Mumbaikars Rank Among the Hardest Workers with the Longest Hours
In a study conducted by Swiss Bank UBS, “Here’s how long you have to work around the world to afford an iPhone X”, Mumbaikars rank among the hardest workers, with the longest working hours among 77 cities that were studied.
At 3,314.7 hours a year, Mumbaikars are sweating it out more than the average global worker at 1,987 hours and double that of a resident of Rome at 1,581 hours or a Parisian at 1,662 hours. At the same time, the report finds that a professional worker in Mumbai still cannot afford an iPhone X as easily as, say, a New Yorker. While a Mumbaikar slogs for 917 hours of wages to buy the iPhone X, the New Yorker can buy it within 54 hours of work.
Citing that an iPhone X has become the benchmark of things not just most coveted but also a necessity in the current millennium, the UBS report analyzed the price of an iPhone in a city and the average salary in that city across 15 professions. Combining the numbers, they then found the number of days a person would have to work in each city to be able to buy the latest version of the iPhone X.
Geneva, Zurich and Luxembourg, came out at the top in the bracket of hourly earnings, Mumbai fairing at second last at 76, only ahead of Cairo, which has been ranked as the cheapest big city in the world.
At the same time, in the cost of living bracket, Mumbai is much more affordable at 46% of New York’s, services like a haircut in Mumbai being 228 minutes of wages as against 128 minutes for New York. Mumbai’s basic needs, like monthly cost of food, beverage, clothing, personal care, and household items, came to $1,098, as compared to Geneva’s $2,099 and Sydney’s $1,792. Considering extra costs for expats, like monthly cost of a two-bedroom furnished apartment, household help, an international school admission fee, and a local language course, Mumbai is still quite low at $1,240, compared to $4,728 in Brussels and $4,546 in Dubai.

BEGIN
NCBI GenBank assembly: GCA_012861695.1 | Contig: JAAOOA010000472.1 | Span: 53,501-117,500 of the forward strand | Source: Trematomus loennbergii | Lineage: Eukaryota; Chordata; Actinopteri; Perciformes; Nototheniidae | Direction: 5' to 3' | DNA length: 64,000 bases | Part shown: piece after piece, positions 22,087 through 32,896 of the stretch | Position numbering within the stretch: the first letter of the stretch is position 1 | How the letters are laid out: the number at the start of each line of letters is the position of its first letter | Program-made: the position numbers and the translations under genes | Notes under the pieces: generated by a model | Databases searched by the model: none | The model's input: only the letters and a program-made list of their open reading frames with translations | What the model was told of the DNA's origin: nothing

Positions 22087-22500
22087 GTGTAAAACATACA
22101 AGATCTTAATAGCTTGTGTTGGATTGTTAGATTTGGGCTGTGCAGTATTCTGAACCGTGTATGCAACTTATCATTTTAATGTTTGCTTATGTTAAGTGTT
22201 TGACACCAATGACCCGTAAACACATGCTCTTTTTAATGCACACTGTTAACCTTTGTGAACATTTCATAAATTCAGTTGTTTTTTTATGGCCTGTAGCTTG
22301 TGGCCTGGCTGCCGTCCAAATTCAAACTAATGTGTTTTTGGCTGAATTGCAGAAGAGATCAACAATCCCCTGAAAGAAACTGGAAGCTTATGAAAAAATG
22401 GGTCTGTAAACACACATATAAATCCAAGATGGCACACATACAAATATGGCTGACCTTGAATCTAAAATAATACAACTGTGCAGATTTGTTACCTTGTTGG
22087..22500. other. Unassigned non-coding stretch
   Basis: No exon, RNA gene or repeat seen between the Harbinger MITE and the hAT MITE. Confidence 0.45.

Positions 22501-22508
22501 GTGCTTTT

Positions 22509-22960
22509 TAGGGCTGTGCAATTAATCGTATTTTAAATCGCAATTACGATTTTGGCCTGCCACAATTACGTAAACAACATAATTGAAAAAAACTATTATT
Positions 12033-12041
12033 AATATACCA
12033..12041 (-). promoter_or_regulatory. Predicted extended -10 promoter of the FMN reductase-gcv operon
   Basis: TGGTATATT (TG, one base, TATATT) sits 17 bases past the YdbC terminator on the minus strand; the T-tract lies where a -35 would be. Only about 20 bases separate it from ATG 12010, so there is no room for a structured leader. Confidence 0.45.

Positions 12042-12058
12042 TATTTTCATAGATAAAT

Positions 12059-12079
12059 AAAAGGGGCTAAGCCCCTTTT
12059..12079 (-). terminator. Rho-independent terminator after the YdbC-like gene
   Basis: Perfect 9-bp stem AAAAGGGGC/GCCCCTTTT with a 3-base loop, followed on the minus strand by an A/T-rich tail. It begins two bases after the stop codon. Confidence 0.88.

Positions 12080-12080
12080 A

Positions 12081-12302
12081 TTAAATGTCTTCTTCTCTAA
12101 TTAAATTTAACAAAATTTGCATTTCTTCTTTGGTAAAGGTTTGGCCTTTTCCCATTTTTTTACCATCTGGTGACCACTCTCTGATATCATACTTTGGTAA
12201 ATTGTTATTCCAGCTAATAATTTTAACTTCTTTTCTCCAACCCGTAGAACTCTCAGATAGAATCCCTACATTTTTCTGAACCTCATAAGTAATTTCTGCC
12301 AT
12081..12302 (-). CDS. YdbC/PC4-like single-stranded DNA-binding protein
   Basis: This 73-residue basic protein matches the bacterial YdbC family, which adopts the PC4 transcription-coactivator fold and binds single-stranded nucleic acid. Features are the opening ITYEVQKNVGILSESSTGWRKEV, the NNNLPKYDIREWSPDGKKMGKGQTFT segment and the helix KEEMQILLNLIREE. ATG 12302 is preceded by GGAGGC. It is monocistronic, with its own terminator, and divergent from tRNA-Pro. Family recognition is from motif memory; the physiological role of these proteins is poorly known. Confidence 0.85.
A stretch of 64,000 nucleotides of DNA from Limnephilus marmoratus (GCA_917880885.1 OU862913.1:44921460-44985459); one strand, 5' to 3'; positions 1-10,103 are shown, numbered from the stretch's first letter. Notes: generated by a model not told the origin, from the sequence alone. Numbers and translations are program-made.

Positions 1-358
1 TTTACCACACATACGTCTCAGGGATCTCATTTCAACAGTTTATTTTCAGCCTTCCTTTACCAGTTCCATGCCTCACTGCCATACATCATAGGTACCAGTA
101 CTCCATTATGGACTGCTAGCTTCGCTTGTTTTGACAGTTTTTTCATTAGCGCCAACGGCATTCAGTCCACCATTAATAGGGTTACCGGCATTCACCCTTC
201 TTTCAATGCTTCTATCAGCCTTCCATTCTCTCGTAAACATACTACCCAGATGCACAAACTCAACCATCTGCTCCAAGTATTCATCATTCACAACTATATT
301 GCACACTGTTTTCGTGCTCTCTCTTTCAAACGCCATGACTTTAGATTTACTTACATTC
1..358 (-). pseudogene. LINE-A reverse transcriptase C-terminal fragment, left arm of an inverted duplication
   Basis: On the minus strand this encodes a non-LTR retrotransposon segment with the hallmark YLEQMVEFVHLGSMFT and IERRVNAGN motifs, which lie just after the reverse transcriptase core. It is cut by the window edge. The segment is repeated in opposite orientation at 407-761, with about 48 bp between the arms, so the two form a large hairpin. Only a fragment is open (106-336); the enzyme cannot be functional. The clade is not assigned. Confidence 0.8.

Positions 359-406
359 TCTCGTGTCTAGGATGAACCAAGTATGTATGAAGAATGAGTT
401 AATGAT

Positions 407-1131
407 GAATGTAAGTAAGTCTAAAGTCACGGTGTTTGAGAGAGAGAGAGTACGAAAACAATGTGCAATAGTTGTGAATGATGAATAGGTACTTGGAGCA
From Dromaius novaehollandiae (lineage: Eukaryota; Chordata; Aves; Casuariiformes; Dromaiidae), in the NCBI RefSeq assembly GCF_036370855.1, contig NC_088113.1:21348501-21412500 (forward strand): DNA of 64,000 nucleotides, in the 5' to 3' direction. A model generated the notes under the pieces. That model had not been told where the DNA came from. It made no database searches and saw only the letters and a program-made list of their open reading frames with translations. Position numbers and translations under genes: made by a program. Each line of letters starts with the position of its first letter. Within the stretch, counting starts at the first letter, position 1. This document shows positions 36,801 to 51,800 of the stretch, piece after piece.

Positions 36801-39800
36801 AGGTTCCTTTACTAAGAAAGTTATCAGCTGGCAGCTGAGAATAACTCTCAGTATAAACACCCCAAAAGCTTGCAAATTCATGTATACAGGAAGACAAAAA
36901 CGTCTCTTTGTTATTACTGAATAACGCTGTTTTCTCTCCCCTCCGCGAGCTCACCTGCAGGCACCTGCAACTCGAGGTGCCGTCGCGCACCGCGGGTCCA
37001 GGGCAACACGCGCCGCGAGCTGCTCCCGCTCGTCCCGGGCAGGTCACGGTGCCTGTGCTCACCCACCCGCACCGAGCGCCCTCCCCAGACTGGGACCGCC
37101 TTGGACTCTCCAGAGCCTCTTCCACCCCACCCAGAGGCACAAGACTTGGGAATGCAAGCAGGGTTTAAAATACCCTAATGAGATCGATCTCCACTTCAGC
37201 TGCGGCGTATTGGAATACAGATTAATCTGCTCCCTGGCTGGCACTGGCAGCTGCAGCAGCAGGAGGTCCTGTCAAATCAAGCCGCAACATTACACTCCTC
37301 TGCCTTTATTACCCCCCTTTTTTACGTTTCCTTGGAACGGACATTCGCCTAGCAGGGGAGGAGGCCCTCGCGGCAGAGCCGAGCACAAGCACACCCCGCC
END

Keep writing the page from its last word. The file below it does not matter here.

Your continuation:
Zurich is the most expensive city to live in, while Luxembourg has the highest purchasing power. Dubai, though ranked a relatively expensive expat destination, is able to offer its residents strong purchasing power because of low taxation.
Another report, “Worldwide Cost of Living 2018”, by The Economist Intelligence Unit, envisages that though South Asian cities, such as Bangalore, Chennai, Karachi and New Delhi, have always been on the lists for the best value for money. Per head, wage and spending growth remains low in these cities. Because of inequality of income, households restrain from spending, creating many price tiers and competition in retail.
However, the survey also reveals that cheaper cities also display instability, whether political or economic, like Caracas and Damascus. The report says, “This means that there is a considerable element of risk in some of the world’s cheapest cities. Karachi, Algiers, Almaty and Lagos have faced well-documented economic, political, security and infrastructural challenges, and there is some correlation between The Economist Intelligence Unit’s cost of living ranking and its sister ranking, the livability survey. Put simply, cheaper cities also tend to be less livable.”
The survey tabulates that the average price of a 1 kg loaf of bread in New Delhi is $1.07, $1.20 in Chennai, $1.33 in Bangalore, compared to $6.45 in Geneva. Looking at the same crowd selected by UBS, the average price of a bottle of table wine costs $20.49 and 20 branded cigarettes cost $23.89 in Sydney, while in New Delhi, they cost $19.03 and $5.11. Thus, both studies show that being cheap doesn’t always make for luxurious living.